Excerpt of the article of the NY Times:
Public Housing in Private Hands
By MARK LANDLER
Affordable public housing is a pillar of the German welfare state, and the prospect of vast pieces of it falling into the hands of pinstriped financiers from New York or London has unsettled many people here. In Dresden, 45,000 of them signed a petition opposing the sale.
“When a new owner is profit-oriented, it brings changes,” said Peter Bartels, the chairman of the Dresden renters’association. “We’re not sure yet what kinds of changes. But we know there will be changes.”
Foreign private equity investors, mostly American and British, have already spent $25 billion since 2003 on apartments owned by German cities and companies. With the owners hungry to raise even more money, analysts forecast that 750,000 additional units will be sold over the next five years.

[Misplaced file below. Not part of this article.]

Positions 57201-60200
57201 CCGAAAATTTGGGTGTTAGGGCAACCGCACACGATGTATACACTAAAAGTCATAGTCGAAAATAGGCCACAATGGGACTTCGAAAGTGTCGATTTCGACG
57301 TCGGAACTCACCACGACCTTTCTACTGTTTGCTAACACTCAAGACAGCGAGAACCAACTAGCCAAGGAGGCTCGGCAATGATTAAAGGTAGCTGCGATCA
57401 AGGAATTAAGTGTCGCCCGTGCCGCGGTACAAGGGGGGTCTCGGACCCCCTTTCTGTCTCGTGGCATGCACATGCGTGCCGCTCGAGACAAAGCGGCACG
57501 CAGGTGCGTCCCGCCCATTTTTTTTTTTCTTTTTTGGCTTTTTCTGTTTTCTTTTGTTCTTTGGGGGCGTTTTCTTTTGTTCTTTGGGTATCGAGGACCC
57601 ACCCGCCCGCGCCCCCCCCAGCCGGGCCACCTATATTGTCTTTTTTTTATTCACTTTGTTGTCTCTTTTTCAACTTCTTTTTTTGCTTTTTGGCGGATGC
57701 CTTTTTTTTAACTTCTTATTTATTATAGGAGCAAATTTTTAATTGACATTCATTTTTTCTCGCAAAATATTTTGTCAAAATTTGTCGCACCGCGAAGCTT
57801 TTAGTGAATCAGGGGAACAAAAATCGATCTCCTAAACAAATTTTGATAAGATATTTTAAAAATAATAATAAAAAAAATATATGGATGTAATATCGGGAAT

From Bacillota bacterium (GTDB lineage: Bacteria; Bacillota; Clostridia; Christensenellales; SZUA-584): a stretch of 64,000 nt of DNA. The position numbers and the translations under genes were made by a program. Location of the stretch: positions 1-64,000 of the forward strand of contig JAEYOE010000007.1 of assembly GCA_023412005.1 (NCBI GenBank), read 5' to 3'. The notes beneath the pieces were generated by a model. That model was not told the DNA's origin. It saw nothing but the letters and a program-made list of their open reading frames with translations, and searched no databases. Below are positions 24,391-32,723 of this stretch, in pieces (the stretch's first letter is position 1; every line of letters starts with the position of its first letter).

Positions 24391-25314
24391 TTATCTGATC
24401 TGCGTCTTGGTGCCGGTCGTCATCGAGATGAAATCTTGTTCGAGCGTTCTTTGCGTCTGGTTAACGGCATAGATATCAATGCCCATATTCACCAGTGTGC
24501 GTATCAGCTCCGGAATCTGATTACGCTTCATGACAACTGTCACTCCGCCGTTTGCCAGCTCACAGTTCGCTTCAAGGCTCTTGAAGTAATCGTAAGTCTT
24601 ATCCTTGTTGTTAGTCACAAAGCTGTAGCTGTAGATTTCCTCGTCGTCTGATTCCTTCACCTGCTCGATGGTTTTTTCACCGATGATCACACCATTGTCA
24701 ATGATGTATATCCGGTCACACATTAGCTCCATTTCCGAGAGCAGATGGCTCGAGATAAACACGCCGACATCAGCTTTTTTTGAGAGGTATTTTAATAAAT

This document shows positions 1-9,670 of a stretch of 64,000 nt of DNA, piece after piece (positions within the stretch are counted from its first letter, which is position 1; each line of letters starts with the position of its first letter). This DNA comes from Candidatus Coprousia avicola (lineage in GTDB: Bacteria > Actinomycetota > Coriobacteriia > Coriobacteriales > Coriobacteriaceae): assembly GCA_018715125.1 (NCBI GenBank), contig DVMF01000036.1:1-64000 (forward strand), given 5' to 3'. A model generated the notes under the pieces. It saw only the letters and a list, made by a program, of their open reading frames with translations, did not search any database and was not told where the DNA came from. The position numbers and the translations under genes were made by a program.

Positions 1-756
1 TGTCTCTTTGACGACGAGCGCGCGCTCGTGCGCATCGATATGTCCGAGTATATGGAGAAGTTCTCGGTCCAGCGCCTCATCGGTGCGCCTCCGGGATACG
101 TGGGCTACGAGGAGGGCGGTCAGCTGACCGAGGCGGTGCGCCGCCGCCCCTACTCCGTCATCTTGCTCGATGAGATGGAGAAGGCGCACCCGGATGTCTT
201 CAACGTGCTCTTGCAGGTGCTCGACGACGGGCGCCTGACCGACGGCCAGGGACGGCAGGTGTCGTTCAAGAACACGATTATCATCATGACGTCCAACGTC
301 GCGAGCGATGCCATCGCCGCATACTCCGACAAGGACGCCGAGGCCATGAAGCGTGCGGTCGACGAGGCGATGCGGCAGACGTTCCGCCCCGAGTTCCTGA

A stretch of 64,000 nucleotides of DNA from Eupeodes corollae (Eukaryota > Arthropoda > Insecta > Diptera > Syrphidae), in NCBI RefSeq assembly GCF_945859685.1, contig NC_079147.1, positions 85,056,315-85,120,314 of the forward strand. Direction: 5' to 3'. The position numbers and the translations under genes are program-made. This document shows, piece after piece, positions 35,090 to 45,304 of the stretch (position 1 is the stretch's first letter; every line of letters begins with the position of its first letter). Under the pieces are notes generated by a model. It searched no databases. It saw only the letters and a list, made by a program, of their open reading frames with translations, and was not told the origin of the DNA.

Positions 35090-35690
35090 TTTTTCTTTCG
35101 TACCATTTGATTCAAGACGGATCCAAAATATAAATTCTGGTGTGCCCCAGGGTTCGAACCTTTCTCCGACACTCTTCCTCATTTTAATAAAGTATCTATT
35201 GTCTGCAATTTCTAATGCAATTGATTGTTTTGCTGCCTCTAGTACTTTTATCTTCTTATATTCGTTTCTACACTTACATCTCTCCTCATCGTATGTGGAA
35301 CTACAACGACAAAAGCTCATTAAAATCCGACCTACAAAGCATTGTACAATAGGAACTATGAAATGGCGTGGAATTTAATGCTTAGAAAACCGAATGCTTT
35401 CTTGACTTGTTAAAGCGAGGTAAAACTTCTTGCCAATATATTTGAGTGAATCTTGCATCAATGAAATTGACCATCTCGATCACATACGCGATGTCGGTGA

The acquisitions have not been limited to residential real estate. A property fund owned by Goldman Sachs paid $4.7 billion in March for a controlling stake in the real estate holdings of KarstadtQuelle, Germany’s largest department- store chain.
“The heavy money in London and New York sees a lot of money in German real estate,” said Allan Saunderson, managing editor of Property Finance Europe in Frankfurt. “We are at the beginning of a long process that will see a large chunk of Germany’s public-sector housing sold.”
The foreign appetite dovetails nicely with Germany’s needs: virtually every major German city is awash in debt. And with the limited health of a convalescing German economy, they have had few other ready ways to raise funds. Thanks to its sale, Dresden can promote itself as the first debt-free major city in the country.